3

I was trying to fingerprint android developer certificates, inside META-INF/, for research purposes.

I'm finding certain scenarios in which output from keytool and openssl would give me different SHA1 fingerprints for the same certificate:

Using keytool:

keytool -princert -file META-INF/CERT.RSA
...
    SHA1: 9D:17:FB:AB:67:BB:D0:7B:12:FE:E8:33:7D:66:F1:C4:2B:03:BD:F7
...

Using openssl:

openssl pkcs7 -inform DER -in META-INF/CERT.RSA -print_certs -out CERT.cert
openssl x509 -in CERT.cert -fingerprint -noout
     SHA1 Fingerprint=80:D5:CD:66:6E:44:75:62:A8:B3:7E:5D:AC:00:DE:1D:FF:6B:E6:CA

Is this normal - keytool uses its own way to fingerprint certs, which differs from openssl- , am I doing something wrong, or is there a bug somewhere?

By the way, I'm no expert, so feel free to give any advice, even the the most basic stuff!

If you need an example of this, I can give you the name of an android app in which this happens.

Thanks in advance.

2

The different SHA1 fingerprints are caused by different encodings of the code signing certificate.

The first fingerprint (by keytool) is calculated over the certificate bytes exactly as they are contained in the PKCS#7 file META-INF/CERT.RSA. The length of the signature (of the certificate, not the signature of the code) is encoded here in two bytes, where actually one byte would be enough. To see this we have to take a look at the ASN.1 dump of CERT.RSA. There are several programs that can do this, but I recommend Peter Gutmann's dumpasn1/GUIdumpASN. The relevant part is this:

    <06 09>
532   9:             OBJECT IDENTIFIER
       :               sha1WithRSAEncryption (1 2 840 113549 1 1 5)
    <05 00>
543   0:             NULL
       :             }
    <03 82 00 81>
545 129:           BIT STRING    
       :             65 26 30 0C 41 32 63 75    e&0.A2cu
       :             2F B7 DF 9A 96 37 72 1B    /....7r.

The bytes 82 00 81 are the length bytes of the BITSTRING (which is the signature of the certificate) encoded in the long form.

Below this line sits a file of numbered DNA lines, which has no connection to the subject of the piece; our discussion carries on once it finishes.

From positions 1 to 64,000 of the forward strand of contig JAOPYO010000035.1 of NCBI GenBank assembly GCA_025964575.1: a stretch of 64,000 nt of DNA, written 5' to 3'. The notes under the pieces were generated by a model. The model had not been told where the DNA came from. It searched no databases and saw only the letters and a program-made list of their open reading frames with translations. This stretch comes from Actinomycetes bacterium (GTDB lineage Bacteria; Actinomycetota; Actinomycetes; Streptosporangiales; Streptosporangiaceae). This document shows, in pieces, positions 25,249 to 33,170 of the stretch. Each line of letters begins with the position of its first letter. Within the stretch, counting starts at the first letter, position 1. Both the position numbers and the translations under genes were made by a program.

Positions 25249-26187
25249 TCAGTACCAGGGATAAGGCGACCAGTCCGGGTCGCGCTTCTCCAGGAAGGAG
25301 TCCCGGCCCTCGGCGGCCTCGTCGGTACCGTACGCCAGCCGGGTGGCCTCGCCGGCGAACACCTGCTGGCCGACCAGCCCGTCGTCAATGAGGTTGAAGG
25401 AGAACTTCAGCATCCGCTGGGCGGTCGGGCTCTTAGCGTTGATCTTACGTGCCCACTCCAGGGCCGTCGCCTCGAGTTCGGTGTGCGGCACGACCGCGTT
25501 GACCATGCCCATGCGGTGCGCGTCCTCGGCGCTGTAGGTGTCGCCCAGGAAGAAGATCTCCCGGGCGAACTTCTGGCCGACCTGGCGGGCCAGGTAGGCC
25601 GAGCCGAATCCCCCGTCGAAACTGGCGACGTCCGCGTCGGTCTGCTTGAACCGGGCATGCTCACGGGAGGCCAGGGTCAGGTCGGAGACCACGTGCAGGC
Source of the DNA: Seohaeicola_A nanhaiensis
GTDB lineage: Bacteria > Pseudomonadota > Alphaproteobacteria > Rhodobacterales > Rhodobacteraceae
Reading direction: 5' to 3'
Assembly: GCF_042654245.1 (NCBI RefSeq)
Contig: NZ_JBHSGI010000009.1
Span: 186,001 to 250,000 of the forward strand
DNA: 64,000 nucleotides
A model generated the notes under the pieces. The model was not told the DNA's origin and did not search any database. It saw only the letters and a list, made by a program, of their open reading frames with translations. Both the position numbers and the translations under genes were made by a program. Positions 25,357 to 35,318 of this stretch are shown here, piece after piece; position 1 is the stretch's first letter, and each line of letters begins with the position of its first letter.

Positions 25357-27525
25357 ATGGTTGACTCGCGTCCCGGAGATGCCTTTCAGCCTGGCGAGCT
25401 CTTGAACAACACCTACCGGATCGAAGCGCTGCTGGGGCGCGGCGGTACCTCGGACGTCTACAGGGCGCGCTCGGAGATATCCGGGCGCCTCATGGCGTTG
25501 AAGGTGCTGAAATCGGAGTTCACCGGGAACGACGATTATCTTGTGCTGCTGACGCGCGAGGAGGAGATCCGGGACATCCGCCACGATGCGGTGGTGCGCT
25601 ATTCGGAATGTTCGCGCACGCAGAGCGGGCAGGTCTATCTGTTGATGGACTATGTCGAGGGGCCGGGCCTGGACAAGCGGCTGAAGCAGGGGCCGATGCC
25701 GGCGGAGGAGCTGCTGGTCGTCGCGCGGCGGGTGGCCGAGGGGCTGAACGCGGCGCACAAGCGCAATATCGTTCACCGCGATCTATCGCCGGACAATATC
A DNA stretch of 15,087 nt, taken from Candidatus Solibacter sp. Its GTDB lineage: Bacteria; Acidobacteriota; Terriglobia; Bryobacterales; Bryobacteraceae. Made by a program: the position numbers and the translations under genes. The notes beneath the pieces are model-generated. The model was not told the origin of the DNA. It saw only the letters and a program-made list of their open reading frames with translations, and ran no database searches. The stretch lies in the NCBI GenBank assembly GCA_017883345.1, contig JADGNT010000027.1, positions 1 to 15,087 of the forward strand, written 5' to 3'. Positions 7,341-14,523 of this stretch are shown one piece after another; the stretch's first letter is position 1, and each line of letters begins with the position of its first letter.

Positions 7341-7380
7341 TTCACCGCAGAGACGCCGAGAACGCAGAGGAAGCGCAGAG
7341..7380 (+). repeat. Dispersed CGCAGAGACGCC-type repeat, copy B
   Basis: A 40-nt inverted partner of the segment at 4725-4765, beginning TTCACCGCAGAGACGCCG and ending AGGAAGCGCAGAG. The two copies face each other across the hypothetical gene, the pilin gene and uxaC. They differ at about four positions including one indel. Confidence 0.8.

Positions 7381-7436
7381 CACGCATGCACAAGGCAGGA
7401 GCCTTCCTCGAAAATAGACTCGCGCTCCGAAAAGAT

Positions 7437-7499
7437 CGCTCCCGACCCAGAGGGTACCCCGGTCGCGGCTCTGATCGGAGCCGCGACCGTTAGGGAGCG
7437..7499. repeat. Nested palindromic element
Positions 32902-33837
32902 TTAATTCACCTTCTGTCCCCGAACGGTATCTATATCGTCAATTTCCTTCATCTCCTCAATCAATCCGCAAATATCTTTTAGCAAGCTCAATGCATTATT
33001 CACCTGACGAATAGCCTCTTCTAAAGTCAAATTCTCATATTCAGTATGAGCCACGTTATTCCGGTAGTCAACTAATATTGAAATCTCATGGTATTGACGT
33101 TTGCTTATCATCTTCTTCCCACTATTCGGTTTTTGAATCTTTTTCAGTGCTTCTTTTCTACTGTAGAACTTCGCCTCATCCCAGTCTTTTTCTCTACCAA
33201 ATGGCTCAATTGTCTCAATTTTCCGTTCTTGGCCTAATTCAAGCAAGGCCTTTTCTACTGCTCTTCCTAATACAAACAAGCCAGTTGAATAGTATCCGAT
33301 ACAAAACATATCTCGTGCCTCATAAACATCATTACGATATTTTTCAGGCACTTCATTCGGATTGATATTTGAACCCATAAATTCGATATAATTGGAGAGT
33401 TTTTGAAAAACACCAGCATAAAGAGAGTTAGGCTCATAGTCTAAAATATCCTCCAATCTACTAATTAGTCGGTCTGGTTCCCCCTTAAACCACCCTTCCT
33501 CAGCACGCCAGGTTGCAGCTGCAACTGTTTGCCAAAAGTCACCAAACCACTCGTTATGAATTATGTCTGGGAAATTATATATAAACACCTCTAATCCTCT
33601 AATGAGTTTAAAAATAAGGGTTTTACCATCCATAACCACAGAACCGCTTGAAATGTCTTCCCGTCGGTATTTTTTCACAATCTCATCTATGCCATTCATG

According to the Distinguished Encoding Rules DER the "shortest possible length encoding must be used", which would have been 81 81. This means that the code signing certificate is not completely DER encoded.

When you exported the certificate with openssl, it re-encoded the certificate to valid DER:

    <03 81 81>
489 129:   BIT STRING    
        :     65 26 30 0C 41 32 63 75    e&0.A2cu
        :     2F B7 DF 9A 96 37 72 1B    /....7r. 

Therefore the hash value (fingerprint) of the certificate is different, it has changed.

Neither keytool nor openssl did something wrong. The point of DER encoding is that it generates always exactly the same byte representation of ASN.1 structures.

The software that caused this issue is the tool the faulty code signing certificate was created with.

  • Thank you for your answer. I don't see multiple certificates in the keytool command, I just get the same certificate openssl gets when converting the file, but their fingerprints are different. – VdS Nov 3 '15 at 12:58
  • @VdS Can you provide the file CERT.RSA as a download somehow? – Omikron Nov 3 '15 at 13:13
  • Hi @Omikron, the link is sharesend.com/hig38jz0 . I'm having problems with file exchange services right now, if you want it uploaded anywhere else I could do it at night. Thanks! – VdS Nov 3 '15 at 14:59
  • So, if keytool is informing incorrectly about the fingerprint, should only openssl be used? – VdS Nov 3 '15 at 16:33
  • @VdS I have to take a closer look at the encoding. I am not sure yet, which one is correct. How did you generate the certificate? With OpenSSL? – Omikron Nov 3 '15 at 16:46

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